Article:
Federal Aid Programs: For undergraduate programs of study, the maximum time frame for receipt of federal financial aid must be no longer than 150% of the published length of an educational program. At Greensboro College, it takes 124 credits hours to receive a degree; therefore, students are allowed up to 186 attempted hours (including all transfer hours accepted toward completion of a student’s program) to be considered for federal financial aid. The maximum time limits include all hours attempted regardless of whether or not financial aid was received.

Please note that grades of W (Withdrawal), WF (Withdraw Failing), WN, FN, and U are not considered satisfactory completion of a course and therefore are not earned hours. They will, however, count as attempted hours. Incompletes (I) are not counted as attempted or earned hours until final grade has been assigned to the course in question. Greensboro College does not offer remedial or developmental courses, and transfer credit is not awarded for any courses that are designated as such. The following chart demonstrates a student’s required ratio of attempted hours to earned hours to be considered as progressing toward degree completion within the maximum 150% limit. It is imperative that students who receive Federal Direct Student Loans realize that there is a maximum aggregate amount they may borrow in their undergraduate career. Students who are enrolled for more than four years or eight semesters (the time frame normally associated with completion of degree requirements at Greensboro College), and who receive federal loans during that time, are in jeopardy of losing their eligibility for federal student loans.

When total hours attempted are: Student must have earned at least:
35 hours 24 hours
65 hours 44 hours
95 hours 64 hours
125 hours 84 hours
155 hours 104 hours
186 hours 124

Transfer Students: Transfer students are evaluated based on the number of hours accepted by Greensboro College. Once transfer credit has been evaluated by the Registrar’s Office and the student has been awarded credit hours, then that student will fall under the same quantitative and qualitative requirements as previously mentioned based on that designated classification. Transfer grades are not factored into the student’s cumulative GPA for SAP proposes. The maximum time limits for eligibility for federal financial aid also apply to transfer students based on the number of credits accepted by Greensboro College.

SATISFACTORY ACADEMIC PROGRESS PROCEDURES

Academic progress is reviewed at the end of each spring semester. Any student not making Satisfactory Academic Progress (SAP) for financial aid will receive a letter from the GC Financial Aid Office stating that he or she is no longer eligible to receive aid from any federal or state program. At this point, that student will have two options.

1. Attend Greensboro College using the student’s own financial resources and without financial aid, until the minimum requirements of the College’s Satisfactory Academic Progress policy have been met.

2. Submit a letter of appeal stating the reason(s) why he or she has not met the minimum standards along with any supporting documentation that verifies the circumstances that affected his or her ability to meet the minimum standards. Additional information on the appeal process is provided below.

Appeal Process: A student may submit a written statement of appeal for additional financial assistance if he or she feels that special circumstances prevented him or her from meeting the minimum standards of Satisfactory Academic Progress. Any supporting documents or statements should also be submitted that will provide the Appeals Committee with additional information pertinent to its review. The student must complete and submit the Greensboro College Satisfactory Academic Progress Appeal Request. along with the written statement to the Office of Financial Aid. The Satisfactory Academic Progress Appeals Committee will review the request, the written statement, and any other submitted documentation to determine if the student can meet satisfactory academic progress standards by the end of the next term and thereby be placed on Financial Aid Probation for one term. If the Committee determines that the student cannot meet the required standards after completion of one term, he/she will be given the option of submitting an Academic Plan for Improvement. Additional information on the Academic Plan for Improvement is provided below. All students will be notified in writing of the Appeals Committee’s decisions. Please note that if approved, only one semester of financial aid eligibility can be offered without the submission of an Academic Plan for Improvement. The student must meet the minimum standards of Satisfactory Academic Progress by the end of the approved semester to retain eligibility. If the student does not improve the deficiencies within that approved semester, the student will no longer be eligible for financial aid from the College until the minimum requirements are met or an Academic Plan for Improvement is submitted and approved.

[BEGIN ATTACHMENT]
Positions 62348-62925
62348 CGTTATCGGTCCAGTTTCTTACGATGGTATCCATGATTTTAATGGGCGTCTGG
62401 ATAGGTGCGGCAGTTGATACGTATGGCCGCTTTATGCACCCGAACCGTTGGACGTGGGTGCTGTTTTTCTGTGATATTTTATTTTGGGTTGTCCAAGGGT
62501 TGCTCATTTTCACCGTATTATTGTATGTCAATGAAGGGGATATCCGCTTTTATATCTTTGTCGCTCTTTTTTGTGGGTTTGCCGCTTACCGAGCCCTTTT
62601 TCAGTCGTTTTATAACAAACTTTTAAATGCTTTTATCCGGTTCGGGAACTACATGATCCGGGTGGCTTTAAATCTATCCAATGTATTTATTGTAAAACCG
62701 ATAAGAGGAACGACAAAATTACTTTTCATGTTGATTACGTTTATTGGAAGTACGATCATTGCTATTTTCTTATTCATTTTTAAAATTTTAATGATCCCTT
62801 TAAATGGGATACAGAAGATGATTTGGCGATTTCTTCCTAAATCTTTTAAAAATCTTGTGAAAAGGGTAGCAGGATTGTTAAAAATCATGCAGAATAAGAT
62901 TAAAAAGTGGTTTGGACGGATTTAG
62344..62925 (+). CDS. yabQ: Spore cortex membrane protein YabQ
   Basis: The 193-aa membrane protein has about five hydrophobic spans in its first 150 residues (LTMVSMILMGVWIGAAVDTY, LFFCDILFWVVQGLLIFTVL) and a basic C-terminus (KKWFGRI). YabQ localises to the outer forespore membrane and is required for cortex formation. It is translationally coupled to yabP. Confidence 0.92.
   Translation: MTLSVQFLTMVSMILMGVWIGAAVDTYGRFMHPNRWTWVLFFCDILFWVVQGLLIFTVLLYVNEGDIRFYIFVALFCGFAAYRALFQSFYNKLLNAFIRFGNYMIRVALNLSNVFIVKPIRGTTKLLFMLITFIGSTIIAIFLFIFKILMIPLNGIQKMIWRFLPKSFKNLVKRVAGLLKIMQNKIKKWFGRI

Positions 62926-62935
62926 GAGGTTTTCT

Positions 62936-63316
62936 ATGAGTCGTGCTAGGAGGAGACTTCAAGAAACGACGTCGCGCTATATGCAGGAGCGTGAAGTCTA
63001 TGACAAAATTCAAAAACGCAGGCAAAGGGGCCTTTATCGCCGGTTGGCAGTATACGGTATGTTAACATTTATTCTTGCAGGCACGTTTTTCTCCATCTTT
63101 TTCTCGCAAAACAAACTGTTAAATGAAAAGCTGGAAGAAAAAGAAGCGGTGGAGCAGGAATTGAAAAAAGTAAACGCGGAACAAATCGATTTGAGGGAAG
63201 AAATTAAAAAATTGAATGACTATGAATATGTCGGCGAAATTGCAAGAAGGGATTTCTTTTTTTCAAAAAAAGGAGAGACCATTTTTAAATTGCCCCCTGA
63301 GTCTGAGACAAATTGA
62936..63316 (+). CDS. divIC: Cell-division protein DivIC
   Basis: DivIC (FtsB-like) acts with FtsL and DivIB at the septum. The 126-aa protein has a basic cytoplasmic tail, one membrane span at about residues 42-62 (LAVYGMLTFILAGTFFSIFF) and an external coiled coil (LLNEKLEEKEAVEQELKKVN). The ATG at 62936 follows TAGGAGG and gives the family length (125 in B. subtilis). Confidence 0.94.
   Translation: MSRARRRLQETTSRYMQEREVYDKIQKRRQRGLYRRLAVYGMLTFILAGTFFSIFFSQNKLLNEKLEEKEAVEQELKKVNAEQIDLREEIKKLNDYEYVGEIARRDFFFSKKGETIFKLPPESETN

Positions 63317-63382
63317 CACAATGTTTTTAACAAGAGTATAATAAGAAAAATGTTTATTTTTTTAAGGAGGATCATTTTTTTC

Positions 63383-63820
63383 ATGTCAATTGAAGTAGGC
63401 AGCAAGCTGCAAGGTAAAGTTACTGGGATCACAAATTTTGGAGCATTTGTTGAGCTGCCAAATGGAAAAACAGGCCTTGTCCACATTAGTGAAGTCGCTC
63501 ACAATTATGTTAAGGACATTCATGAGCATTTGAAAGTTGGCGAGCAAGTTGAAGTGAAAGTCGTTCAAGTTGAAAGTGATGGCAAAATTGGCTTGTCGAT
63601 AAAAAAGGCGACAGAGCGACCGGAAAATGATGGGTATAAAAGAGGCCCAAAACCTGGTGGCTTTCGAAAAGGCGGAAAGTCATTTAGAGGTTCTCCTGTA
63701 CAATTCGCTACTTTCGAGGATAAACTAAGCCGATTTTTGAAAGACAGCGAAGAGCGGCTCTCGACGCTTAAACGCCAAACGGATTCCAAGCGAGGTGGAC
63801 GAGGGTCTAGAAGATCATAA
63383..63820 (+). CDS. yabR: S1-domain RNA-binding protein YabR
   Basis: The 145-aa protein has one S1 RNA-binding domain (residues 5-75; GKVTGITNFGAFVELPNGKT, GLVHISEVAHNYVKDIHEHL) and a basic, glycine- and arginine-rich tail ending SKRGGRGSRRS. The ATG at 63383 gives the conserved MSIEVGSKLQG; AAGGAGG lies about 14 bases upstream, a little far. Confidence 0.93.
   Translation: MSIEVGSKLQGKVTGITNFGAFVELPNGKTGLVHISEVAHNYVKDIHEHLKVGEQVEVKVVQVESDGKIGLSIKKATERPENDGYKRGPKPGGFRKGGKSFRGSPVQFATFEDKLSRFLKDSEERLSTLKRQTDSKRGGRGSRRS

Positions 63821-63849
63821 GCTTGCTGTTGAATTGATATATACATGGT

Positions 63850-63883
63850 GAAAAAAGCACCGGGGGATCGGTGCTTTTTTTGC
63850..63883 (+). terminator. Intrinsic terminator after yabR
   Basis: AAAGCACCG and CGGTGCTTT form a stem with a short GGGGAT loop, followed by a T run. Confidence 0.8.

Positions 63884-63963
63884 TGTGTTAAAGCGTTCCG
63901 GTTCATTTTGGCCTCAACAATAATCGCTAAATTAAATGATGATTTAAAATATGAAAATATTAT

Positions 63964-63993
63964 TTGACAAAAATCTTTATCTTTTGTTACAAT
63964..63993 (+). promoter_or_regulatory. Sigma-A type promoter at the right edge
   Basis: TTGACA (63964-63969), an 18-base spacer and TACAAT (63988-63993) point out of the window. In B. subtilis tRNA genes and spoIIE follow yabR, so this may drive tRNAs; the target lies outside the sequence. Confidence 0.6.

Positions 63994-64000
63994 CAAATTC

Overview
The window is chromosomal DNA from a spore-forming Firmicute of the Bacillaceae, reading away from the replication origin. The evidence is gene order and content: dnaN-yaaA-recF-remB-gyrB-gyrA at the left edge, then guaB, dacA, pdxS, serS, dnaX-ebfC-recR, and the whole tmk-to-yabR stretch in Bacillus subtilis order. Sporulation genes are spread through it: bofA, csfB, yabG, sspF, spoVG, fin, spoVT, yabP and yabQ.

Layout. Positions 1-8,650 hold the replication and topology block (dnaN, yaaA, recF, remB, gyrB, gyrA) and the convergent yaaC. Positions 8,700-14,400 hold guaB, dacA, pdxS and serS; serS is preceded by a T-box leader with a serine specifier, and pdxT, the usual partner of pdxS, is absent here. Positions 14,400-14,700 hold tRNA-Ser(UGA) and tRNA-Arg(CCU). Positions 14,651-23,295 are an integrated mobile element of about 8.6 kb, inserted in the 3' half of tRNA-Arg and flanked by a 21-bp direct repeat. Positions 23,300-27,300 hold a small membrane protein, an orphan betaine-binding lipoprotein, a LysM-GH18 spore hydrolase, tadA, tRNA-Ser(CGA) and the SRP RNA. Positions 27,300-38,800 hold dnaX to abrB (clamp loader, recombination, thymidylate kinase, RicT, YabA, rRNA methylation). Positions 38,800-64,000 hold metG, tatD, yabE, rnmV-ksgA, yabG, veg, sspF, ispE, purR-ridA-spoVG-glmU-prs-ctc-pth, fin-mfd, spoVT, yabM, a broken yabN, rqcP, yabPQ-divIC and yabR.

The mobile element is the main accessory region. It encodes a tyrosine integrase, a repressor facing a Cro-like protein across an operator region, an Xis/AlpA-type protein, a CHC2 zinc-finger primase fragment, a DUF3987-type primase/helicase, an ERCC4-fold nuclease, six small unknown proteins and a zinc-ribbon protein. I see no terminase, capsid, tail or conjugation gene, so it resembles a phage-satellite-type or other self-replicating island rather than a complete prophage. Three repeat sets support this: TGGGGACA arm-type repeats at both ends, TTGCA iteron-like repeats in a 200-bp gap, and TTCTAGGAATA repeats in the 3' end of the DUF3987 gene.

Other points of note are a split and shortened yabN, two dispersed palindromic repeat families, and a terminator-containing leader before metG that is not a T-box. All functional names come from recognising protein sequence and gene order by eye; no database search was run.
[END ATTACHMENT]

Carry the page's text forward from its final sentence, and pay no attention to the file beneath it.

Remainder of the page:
Academic Plan For Improvement : If the student does not have valid reasons for submitting an appeal based on special circumstances, or if more than one semester is needed to bring up his or her academic progress deficiencies, then submitting an Academic Plan For Improvement is strongly encouraged . The student must contact the Assistant Vice President for Academic Administration to set up an appointment to develop his or her academic plan for meeting the minimum standards of academic progress. The academic plan is a strategy that presents the student’s goal to “get back on track” and meet the standards of Satisfactory Academic Progress (SAP) while completing degree requirements. The plan will have strict conditions that the student must follow in order to retain eligibility for financial aid. Following the Academic Plan for Improvement provides additional semesters of financial aid eligibility provided the student is meeting the conditions of the Plan .

It is imperative that any student not making Satisfactory Academic Progress understand that failure to submit a successful appeal for Financial Aid Probation or an approved Academic Plan For Improvement to the Appeals Committee will mean that no additional financial aid will be awarded to that student for future semesters of enrollment. It is necessary that immediate action be taken upon a student’s receipt of the notification that he or she is not making Satisfactory Academic Progress.

If you have any questions regarding this policy, please contact the Office of Financial Aid.